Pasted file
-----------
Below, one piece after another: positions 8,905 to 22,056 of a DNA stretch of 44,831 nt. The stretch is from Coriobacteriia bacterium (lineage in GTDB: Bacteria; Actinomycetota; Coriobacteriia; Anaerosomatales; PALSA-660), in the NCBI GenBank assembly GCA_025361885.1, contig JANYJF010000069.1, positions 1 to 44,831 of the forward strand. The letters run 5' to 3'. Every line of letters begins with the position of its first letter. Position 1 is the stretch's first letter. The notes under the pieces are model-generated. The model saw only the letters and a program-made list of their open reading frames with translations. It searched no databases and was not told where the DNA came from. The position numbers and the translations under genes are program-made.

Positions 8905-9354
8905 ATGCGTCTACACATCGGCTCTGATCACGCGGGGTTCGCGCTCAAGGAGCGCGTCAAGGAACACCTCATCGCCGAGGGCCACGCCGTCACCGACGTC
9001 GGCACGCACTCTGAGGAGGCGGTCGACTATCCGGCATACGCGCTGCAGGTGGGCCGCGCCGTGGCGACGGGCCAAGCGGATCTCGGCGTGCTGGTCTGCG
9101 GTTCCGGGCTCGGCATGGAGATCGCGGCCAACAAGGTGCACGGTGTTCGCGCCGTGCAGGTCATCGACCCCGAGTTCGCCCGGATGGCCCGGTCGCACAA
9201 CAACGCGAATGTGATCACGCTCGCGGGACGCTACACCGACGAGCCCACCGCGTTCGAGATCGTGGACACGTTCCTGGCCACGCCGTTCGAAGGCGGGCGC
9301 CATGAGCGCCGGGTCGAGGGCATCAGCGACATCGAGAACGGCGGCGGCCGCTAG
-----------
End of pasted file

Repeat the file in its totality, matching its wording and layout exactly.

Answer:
Below, one piece after another: positions 8,905 to 22,056 of a DNA stretch of 44,831 nt. The stretch is from Coriobacteriia bacterium (lineage in GTDB: Bacteria; Actinomycetota; Coriobacteriia; Anaerosomatales; PALSA-660), in the NCBI GenBank assembly GCA_025361885.1, contig JANYJF010000069.1, positions 1 to 44,831 of the forward strand. The letters run 5' to 3'. Every line of letters begins with the position of its first letter. Position 1 is the stretch's first letter. The notes under the pieces are model-generated. The model saw only the letters and a program-made list of their open reading frames with translations. It searched no databases and was not told where the DNA came from. The position numbers and the translations under genes are program-made.

Positions 8905-9354
8905 ATGCGTCTACACATCGGCTCTGATCACGCGGGGTTCGCGCTCAAGGAGCGCGTCAAGGAACACCTCATCGCCGAGGGCCACGCCGTCACCGACGTC
9001 GGCACGCACTCTGAGGAGGCGGTCGACTATCCGGCATACGCGCTGCAGGTGGGCCGCGCCGTGGCGACGGGCCAAGCGGATCTCGGCGTGCTGGTCTGCG
9101 GTTCCGGGCTCGGCATGGAGATCGCGGCCAACAAGGTGCACGGTGTTCGCGCCGTGCAGGTCATCGACCCCGAGTTCGCCCGGATGGCCCGGTCGCACAA
9201 CAACGCGAATGTGATCACGCTCGCGGGACGCTACACCGACGAGCCCACCGCGTTCGAGATCGTGGACACGTTCCTGGCCACGCCGTTCGAAGGCGGGCGC
9301 CATGAGCGCCGGGTCGAGGGCATCAGCGACATCGAGAACGGCGGCGGCCGCTAG